Kottke linked to Thomas Prior’s collection of celebrations laden with fireworks in Mexico. Madness.
The original article at Wired tells us a bit more:
The annual nine-day festival attracts more than 100,000 people to bathe in the glow of pyrotechnicians’ expert displays. The main event is the Pamplonada — a seven-hour running of the (wooden) bulls in which more than 200 timber-framed toros of fire roll through the streets with up to 4,000 fireworks on each in perpetual explosion.
Tultepec is the center of the country’s firework industry, accounting for half of all fireworks made in Mexico. Approximately 30,000 of the 120,000 Tultepec townsfolk work in the pyrotechnics industry building frames, supplying parts and distributing goods. Two thousand work daily in the 300 registered workshops manufacturing fireworks.
The National Pyrotechnic Festival takes place in honor of Saint John of God, the patron saint of hospitals, the sick, nurses, firefighters and alcoholics — quite fitting given the occasion’s flaming revelry and danger.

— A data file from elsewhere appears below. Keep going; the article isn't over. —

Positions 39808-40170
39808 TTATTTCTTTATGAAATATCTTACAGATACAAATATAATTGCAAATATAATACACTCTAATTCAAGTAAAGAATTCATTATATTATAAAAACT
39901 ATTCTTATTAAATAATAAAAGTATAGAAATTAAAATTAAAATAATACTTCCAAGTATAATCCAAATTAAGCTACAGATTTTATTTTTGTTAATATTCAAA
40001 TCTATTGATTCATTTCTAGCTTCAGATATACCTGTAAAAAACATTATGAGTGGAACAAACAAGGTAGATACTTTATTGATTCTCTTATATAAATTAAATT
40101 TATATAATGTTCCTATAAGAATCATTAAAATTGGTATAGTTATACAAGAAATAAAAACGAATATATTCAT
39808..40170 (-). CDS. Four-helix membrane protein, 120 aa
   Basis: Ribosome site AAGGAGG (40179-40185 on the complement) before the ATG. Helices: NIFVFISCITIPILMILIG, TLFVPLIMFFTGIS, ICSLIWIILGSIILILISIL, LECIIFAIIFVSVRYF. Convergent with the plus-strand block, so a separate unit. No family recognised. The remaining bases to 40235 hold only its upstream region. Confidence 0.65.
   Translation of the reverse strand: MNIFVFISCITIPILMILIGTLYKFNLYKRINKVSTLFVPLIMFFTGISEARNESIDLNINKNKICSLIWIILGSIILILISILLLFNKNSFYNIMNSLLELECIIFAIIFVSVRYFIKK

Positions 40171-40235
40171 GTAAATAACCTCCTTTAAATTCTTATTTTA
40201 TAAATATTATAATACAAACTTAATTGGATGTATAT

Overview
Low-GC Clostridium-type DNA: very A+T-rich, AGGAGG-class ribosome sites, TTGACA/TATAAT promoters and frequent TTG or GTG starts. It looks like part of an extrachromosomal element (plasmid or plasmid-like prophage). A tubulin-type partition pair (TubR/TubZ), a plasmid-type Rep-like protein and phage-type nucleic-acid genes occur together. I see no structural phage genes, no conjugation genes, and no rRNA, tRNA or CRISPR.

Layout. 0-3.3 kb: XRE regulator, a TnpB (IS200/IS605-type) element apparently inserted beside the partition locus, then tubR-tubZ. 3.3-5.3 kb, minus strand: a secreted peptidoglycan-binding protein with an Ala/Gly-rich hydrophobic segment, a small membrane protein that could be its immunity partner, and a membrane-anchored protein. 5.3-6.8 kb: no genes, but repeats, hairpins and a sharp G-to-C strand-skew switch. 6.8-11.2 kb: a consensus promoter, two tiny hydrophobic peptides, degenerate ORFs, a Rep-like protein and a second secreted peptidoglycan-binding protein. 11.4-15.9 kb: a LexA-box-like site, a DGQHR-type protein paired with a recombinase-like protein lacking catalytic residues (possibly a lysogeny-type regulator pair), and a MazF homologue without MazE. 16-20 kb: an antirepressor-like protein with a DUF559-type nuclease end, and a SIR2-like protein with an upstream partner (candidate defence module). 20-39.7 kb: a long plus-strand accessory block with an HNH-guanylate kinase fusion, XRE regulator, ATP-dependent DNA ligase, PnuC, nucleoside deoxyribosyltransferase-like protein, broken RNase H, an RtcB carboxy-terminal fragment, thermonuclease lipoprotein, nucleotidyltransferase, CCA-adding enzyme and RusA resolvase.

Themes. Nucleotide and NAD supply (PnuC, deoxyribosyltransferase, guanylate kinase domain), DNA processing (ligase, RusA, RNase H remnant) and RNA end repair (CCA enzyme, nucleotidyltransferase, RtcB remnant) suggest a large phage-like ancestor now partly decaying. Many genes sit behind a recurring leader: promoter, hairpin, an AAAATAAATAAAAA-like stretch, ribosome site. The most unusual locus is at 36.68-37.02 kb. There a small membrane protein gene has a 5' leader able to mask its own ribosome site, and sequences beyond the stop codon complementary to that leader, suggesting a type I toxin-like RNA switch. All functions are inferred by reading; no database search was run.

Those photos reminded me of some revelry I encountered in Guatemala. Witness El Torito de Antigua:
The video actually captures it pretty well. The nonchalance of the fellow who’s got explosives strapped to a wooden bull he’s wearing over his head. The nervous, bemused excitement and terror of the crowd. The madness of the entire endeavor. Not quite the same level insanity as in Tultepec… but of a similar. Mothers, don’t let your babies grow up to be pyrotechnics.
We also monitored air pollution in the plaza (of course) during the march of El Torito.